A longtime fisherman, angry and bitter at his lot and at the sea, finally snares something to change his heart—a mermaid—in this Night Gallery review of “Lindemann’s Catch.”
Season 2 Episode 16—aired 1/12/72
“Lindemann’s Catch” ***1/2
Written by Rod Serling
Directed by Jeff Corey
Stuart Whitman as Captain Hendrick Lindemann
Jack Aranson as Dr. Mordecai Nichols
John Alderson as First Mate Granger
Harry Townes as Abner Suggs
Annabelle Garth as the Mermaid
Jim Boles as Bennett (Innkeeper)
Ed Bakey as Ollie
Matt Pelto as Phineas
Michael Stanwood as Charlie
First off, an aside: on these more recent reviews I have had to go back and re-watch the episodes because I saw most of them last summer, and while I took notes, the process of getting the notes transcribed into these reviews has taken, well, six months at this point, and that time has in some cases caused my memory of my initial viewings to fade.
So I watched “Lindemann’s Catch” for the second time a few nights ago and was struck by how much better I thought it was this time around than the first time. I’m at a loss to explain what caused me to put two stars next to this very well-done tale back in August, whereas now I am bumping that up a full star and a half. Mostly, I’ve moved things a half-star if at all, but for some reason last summer I failed to fully appreciate this one. Should you watch it and be disappointed the first time, might I suggest a second viewing?
On to the review…
Set in a seaport presumably in New England some decades ago, the story begins in a fisherman’s ale house where a sort of soothsayer, Abner Suggs (Harry Townes, quite good in this supporting role), is scrounging among the patrons for a bit of spare coin in exchange for fortune-readings, medicinal potions and whatnot.
Captain Hendrick Lindemann (Stuart Whitman, excellent) then enters the establishment, fresh off yet another exhausting trip out to sea to make his living catching fish. There to escape his numbing, soul-crushing routine if only for a little while, with a whiskey or two, he is approached by Suggs, who offers the Captain a palm-reading in exchange for a drink.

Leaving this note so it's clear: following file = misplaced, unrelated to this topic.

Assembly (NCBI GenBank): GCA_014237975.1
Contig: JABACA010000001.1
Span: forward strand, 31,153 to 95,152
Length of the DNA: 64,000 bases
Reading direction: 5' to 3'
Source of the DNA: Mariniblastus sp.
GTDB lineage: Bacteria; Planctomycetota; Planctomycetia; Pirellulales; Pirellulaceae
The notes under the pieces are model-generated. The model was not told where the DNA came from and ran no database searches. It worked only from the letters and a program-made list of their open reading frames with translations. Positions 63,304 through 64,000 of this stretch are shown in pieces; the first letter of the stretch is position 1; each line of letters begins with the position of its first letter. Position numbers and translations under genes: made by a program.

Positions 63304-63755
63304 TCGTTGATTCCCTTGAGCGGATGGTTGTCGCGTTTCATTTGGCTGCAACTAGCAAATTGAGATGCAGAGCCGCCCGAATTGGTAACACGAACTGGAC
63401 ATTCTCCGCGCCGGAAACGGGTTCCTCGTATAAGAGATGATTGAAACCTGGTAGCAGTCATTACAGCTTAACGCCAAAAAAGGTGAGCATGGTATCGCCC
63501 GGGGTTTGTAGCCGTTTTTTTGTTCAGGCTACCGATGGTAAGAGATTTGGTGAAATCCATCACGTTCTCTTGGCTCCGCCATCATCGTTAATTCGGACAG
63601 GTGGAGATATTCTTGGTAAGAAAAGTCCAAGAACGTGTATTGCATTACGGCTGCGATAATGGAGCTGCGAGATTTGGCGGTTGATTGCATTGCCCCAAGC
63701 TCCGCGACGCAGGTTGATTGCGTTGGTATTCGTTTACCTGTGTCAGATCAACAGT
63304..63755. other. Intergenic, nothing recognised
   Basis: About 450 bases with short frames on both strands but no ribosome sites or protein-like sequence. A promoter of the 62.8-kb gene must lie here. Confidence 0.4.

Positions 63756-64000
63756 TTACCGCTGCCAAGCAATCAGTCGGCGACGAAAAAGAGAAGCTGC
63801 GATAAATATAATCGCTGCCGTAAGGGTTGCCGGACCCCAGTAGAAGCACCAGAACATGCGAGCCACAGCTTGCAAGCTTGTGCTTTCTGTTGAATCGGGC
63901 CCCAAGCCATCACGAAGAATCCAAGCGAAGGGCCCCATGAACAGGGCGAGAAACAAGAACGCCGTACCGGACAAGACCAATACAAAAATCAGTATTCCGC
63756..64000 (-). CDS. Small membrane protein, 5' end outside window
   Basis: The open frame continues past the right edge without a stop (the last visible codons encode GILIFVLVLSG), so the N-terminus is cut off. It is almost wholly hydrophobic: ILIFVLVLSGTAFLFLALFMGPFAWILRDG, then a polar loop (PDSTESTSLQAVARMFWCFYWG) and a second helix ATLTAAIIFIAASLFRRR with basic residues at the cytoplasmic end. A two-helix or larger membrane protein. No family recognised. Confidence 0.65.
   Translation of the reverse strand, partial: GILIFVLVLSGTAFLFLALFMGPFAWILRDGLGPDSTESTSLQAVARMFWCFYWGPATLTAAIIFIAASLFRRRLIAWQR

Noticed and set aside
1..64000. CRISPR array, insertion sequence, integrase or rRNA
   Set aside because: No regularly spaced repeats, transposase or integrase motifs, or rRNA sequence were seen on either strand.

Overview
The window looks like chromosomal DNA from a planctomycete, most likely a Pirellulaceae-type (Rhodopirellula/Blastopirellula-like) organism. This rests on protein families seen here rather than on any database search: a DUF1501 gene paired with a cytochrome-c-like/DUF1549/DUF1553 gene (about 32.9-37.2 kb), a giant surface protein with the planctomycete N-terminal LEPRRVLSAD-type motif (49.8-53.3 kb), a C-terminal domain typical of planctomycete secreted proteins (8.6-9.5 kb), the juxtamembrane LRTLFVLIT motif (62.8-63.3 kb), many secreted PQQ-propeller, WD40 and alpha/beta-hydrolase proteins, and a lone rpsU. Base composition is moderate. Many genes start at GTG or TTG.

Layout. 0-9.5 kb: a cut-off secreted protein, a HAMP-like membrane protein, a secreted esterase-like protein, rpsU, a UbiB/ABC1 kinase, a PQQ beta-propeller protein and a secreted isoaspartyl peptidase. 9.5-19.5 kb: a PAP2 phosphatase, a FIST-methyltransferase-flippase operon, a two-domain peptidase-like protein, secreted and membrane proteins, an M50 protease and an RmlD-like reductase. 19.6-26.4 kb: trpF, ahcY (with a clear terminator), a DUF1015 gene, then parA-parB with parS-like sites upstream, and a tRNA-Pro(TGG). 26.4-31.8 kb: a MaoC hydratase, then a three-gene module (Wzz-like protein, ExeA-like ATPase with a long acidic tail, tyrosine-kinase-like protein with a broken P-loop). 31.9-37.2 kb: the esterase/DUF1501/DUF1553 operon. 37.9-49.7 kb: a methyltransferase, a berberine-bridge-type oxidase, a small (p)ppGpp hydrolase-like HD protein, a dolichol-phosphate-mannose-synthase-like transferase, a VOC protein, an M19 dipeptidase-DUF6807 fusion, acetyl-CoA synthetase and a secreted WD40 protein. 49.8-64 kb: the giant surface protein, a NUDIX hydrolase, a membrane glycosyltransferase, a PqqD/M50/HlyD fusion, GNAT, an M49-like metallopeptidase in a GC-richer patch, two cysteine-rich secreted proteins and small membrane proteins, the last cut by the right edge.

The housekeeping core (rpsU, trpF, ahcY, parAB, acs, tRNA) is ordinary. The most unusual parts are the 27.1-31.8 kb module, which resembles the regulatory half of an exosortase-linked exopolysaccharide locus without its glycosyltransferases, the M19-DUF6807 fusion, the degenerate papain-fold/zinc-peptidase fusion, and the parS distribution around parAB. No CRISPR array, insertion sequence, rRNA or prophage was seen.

This benign, if annoying act, causes Lindemann to explode in a violent rage. He pushes Suggs’ head into a spittoon then slugs him with across the face, sending him sprawling onto his back. Dr. Mordecai Nichols (Jack Aranson) comes to Suggs’ aid and offers a mild rebuke to Lindemann for an unjustly violent response to the pest’s usual pitches.
Lindemann storms out of the bar and back to his boat where his crew insists he take a look at something incredible that they’ve caught. Tangled within a net is a living, breathing (haltingly breathing) mermaid. The Captain’s reflexive response is to throw her back into the sea but when she turns her face to him and reaches her arm out, he changes his mind immediately as he has become convinced of her humanness.
His crew sees dollar signs and wants to take her on the road and display her as a sort of carnival freak. The Captain says he’ll think on it and cuts her loose from the net and carries her down below.
A few days pass and, realizing the non-eating mermaid is barely clinging to life, Lindemann calls in Dr. Nichols to examine her and better yet, make her well. He tells the doctor they communicate, but not with words. The doctor says the only cure for her is to let her go back into the sea. The captain still refuses this obvious solution.
Dr. Nichols returns to the bar and fills in the patrons, who want to seize her. Nichols realizes the mermaid has given the very lonely Captain Lindemann something to finally love.
Suggs returns alone to the ship to offer Lindemann a potion which he swears will give the mermaid human legs. Desperate to transform the mermaid fully into a woman, the Captain accepts.
In the morning, Lindemann goes below and sees the legs of a woman protruding from the blanket that covers her. Elated, he rushes upstairs to the deck and calls out to his crew that something wondrous has happened.
As the group of men gather around to witness this miracle, Lindemann begins to go down to escort the woman up but he (but not us) see something that makes him recoil in horror and in sorry. We see the legs walking up the stairs and then as the camera pans up, we too are horrified to see that the mermaid’s once lovely human face has turned into that of a fish. Unfortunately, the makeup job here is actually not completely horrifying but also somewhat laughable, but still grotesque, and we get the point.
The mermaid, spying the water, takes a couple of quick steps and dives in. Lindemann follows suit and the waters gradually calm, neither one of them to be seen again.
A fine script by Rod Serling, well-directed by Jeff Corey and an outstanding lead performance from Stuart Whitman make this a memorable and moving segment.